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Centipede grass yellowing or dying?
Centipede grass
Centipede grass requires little maintenance. - photo by File

By Blake Carter

UGA Extension agent

Hello, Effingham County!

I have had an influx of calls as of late about lawns around the county., Specifically in centipede lawns.

I wanted to go through a few reminders as we get further into spring and into summer in a few months.

To start, I love centipede grass. You may say why? Well, to start, it is called the “Lazy Man’s Grass,” which may come across as offensive to some but, to me, that means less maintenance. Plus, centipede has better tolerance to a lower pH soil! Most of the time, I see low pH levels around the county, so that is a big bonus.

While it is a lower-maintenance grass, it does, however, have very specific growth requirements. Unfortunately, if we do not meet the requirements, the lawn may get a condition called centipede decline. The lawn may become unappealing, turn yellow and eventually die.

Centipede decline can be very difficult to cure. It is caused by improper management practices and is prevented by — you guessed it — proper management practices.

Starting with the hardest thing to do, DO NOT fertilize centipede lawns very much. Centipede lawns should be fertilized twice a year at most.

I would recommend halving your application of fertilizer that is recommended and do one spring fertilization and a second application, plus some iron in late summer. Centipede lawns should have yellow-green leaf blades most of the growing season. 

Centipede grass should be a low growing and slow growing. If you are fertilizing your centipede grass enough to keep it, thick and dark green, then you may be headed for problems.

Mow centipede grass one to one and a half inches tall — never taller! Higher mowing heights can lead to winterkill. Start with the lower mowing height in the spring and raise the height as temperatures climb.

Another big misconception is irrigation scheduling. Centipede wants and needs roughly one inch of water per week even in the hottest part of the summer. Make sure to consider rainfall when you water.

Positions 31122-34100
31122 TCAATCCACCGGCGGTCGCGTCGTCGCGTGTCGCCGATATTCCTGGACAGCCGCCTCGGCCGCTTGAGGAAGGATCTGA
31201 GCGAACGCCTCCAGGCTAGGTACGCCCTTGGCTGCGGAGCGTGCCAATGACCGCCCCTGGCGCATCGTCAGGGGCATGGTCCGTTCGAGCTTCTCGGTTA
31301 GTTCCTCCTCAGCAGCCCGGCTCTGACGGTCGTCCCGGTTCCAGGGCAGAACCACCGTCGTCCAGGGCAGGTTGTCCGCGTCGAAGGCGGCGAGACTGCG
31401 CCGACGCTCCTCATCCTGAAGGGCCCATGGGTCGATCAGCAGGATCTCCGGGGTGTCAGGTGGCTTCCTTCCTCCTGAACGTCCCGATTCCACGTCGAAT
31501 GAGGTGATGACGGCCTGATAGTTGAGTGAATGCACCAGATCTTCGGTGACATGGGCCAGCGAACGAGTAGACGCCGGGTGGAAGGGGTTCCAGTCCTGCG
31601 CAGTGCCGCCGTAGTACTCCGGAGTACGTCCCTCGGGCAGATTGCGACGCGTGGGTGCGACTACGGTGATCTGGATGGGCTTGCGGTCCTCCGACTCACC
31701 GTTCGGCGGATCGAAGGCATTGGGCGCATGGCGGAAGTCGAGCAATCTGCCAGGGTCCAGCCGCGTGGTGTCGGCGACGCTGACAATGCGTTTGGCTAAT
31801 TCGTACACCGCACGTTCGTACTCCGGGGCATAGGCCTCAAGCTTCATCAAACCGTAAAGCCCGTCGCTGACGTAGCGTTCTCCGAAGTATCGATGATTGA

In our sandy soils, a good rule of thumb is, without any rainfall, water your grass ½ inch every three days. The best time to water is after sunup and before noon. DO NOT WATER AT NIGHT/EVENINGS. The lawns will not have significant time to dry properly and can lead to over saturation.

Believe it or not, a way to tell when the grass needs watering is when it starts to show signs of drought stress. The lawn will turn grey, the leaves will roll up and footprints will remain in the turf when it is time to water again. If the lawn dries out too quickly or the lawn is holding water on the top of the ground, find out what the problem is and fix it.

The sprinkler system may not be putting out enough water or putting it out unevenly. The ground may be hard or the turf may be thatchy. Dethatch if the thatch layer is more than one-half inch thick. Aerate the lawn if the soil is hard. Use an aerator that will remove plugs up to three inches deep.

One last tip for centipede. Right now, I have seen several cases of large patch disease and a few instances of nematode issues. Usually, these two issues are mixed with fertility problems.

To help combat large patch and nematodes, fungicide programs can be put into place, as well as nematicides to reduce nematode populations. We provide pathology tests and nematode assays to determine what is hurting your grass.

I also recommend a soil sample report to be done so I can better understand the nutrients in the soil. I hope this helps get you through the springtime Centipede scares!

If you are experiencing any of these issues, feel free to reach out!

Joke of the Week: What do you call a cow that is riding a wave of Centipedegrass? SURF-&-TURF

If you have any questions, suggestions, or want further information, give me a call at or stop by the Effingham County Extension Office, (912)754-8040, 501 N. Richland Avenue, Rincon Ga., 31326.